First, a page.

Through the decades minor league clubs have been moving from one town to another. But it appears to me that teams are (still) moving rather easily when other towns try to lure them with public funded stadiums. Often other public funded stadiums are left behind and so is the community. Sometimes independent leagues jump in to fill the void, sometimes the void is filled by collegiate leagues. But it also happens that stadiums are left without a tenant. IMHO a destruction of capital.
When you look to teams that recently moved, you can wonder what’s the reason behind those moves.
Take a look at the South Atlantic League’s Savannah SandGnats. The club moved to Columbia and there is one thing that catches the eye. The Sand Gnats were in the bottom half of the “standings” regarding attendance during the last ten years. There were even years in which they even did not make the 100,000 mark. Sure their ballpark wasn’t super duper. It was built in 1926. But isn’t that the charm of baseball, to see a game in a historic ballpark? Or is it that the Facebook and Twitter generation will only flock to a stadium when it has all kinds of bells and whistles? Nowadays, too many ballparks have turned in miniature amusement parks where the game itself has become a secondary interest.
Was it really the ballpark that drew the SandGnats to Columbia or was it perhaps that Savannah isn’t really a baseball town? A third possibility is that the product that the owners of the SandGnats were selling simply wasn’t good enough.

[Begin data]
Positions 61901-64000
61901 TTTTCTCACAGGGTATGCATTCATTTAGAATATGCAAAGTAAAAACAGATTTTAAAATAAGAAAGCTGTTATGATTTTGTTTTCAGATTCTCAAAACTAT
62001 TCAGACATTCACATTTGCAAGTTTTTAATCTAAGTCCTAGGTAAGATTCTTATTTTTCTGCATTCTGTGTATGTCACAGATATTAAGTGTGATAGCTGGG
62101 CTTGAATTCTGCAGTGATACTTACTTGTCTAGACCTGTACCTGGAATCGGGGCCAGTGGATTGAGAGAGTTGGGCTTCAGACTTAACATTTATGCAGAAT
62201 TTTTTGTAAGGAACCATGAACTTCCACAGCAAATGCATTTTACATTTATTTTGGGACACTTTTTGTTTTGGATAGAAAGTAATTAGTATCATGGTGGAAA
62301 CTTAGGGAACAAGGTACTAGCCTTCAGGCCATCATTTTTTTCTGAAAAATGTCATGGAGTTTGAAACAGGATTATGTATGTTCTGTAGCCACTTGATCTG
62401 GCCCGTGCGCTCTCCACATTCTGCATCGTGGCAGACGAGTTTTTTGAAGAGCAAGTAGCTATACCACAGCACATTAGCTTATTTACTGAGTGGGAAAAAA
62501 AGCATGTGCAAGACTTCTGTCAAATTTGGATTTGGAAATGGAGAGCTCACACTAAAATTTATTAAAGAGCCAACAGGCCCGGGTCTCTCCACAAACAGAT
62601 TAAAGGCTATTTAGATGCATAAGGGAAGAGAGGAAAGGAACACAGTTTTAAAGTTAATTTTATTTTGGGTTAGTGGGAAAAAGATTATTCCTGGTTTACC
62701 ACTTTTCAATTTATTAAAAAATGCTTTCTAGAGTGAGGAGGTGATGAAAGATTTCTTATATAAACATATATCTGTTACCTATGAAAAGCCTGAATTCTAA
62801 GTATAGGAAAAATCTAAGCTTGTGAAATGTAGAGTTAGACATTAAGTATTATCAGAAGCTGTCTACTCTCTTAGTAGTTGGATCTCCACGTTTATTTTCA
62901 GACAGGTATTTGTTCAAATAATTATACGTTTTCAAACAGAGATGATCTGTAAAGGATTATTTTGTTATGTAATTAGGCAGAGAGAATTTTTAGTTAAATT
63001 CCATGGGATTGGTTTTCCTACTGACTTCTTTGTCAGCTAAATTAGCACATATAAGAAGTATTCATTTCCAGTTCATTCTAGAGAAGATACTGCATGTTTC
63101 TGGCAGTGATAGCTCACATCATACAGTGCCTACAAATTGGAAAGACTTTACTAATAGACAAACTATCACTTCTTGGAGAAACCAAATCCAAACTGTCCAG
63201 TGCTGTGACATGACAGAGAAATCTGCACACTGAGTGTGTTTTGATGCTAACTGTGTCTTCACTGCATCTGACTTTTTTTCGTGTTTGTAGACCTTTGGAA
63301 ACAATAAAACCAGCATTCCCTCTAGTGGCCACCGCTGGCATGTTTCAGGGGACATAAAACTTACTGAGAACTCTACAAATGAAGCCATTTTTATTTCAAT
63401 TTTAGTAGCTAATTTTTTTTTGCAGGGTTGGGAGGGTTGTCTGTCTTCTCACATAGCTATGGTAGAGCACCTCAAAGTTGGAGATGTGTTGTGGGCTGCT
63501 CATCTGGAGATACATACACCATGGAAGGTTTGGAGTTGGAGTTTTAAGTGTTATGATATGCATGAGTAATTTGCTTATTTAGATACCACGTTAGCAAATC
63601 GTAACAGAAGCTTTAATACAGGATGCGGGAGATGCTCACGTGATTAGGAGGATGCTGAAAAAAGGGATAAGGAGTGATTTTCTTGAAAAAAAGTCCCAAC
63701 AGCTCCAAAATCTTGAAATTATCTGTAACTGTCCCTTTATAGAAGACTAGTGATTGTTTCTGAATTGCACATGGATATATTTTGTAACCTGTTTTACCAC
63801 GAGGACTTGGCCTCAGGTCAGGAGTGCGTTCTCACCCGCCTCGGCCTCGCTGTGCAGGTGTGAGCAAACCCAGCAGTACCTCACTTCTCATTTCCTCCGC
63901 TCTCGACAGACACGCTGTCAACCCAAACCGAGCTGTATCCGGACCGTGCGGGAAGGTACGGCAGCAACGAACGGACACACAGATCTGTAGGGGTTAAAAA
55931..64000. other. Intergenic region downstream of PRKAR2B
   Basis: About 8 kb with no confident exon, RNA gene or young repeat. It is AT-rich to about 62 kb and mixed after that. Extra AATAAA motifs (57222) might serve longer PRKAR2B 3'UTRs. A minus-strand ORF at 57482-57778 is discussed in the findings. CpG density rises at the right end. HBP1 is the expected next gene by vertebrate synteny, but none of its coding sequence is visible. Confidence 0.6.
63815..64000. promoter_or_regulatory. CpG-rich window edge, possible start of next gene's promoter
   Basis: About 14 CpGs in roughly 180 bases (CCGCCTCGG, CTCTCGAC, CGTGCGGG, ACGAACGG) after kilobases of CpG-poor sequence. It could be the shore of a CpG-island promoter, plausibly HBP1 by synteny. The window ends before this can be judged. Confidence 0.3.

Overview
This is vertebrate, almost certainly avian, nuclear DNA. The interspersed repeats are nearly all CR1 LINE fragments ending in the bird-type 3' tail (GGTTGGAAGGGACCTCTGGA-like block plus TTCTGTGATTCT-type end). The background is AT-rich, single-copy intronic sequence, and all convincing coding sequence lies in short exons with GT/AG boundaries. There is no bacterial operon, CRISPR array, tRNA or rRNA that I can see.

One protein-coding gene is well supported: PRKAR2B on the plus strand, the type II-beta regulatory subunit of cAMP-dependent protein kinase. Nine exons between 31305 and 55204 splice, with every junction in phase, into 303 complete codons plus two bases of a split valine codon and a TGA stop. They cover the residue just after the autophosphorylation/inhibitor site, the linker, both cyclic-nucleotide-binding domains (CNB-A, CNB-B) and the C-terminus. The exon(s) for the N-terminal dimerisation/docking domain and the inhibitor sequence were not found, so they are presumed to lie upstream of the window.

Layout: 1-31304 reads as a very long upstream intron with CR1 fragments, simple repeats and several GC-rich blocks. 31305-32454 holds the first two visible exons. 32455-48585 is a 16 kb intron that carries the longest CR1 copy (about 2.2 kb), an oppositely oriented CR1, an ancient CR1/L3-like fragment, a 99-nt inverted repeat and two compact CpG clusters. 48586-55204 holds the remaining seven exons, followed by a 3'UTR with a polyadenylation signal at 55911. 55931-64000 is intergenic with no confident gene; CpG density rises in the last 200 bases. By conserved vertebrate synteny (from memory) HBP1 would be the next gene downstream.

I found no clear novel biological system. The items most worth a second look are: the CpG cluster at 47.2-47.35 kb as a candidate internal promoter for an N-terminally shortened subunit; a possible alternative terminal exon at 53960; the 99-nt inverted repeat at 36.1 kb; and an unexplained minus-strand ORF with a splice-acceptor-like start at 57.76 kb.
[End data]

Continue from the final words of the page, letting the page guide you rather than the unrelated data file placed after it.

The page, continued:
The same with the Hagerstown Suns. The team was drawing very small numbers over the last five years. For quite some time the team is trying to get a new stadium, not only in Hagerstown but at other places as well. Now all ballpark plans fell through, they have committed to Hagerstown for two more years. But you can bet that the owners are looking further to see if they can convince other towns to build and to pay for a new stadium for them. And once again you can wonder if the product that the Suns are selling is good enough to attract fans.
The attendance numbers of the Suns were not always this bad. Sure the team never was in the top half but the numbers started to decline in a bad way after the team made clear that they were looking for a new stadium outside Hagerstown. Can you blame the fans for not showing up with the knowledge that their team may move any time soon? I don’t think so. Through the decades, Hagerstown had several professional teams that got plenty of support, so you cannot say that Hagerstown isn’t a baseball town.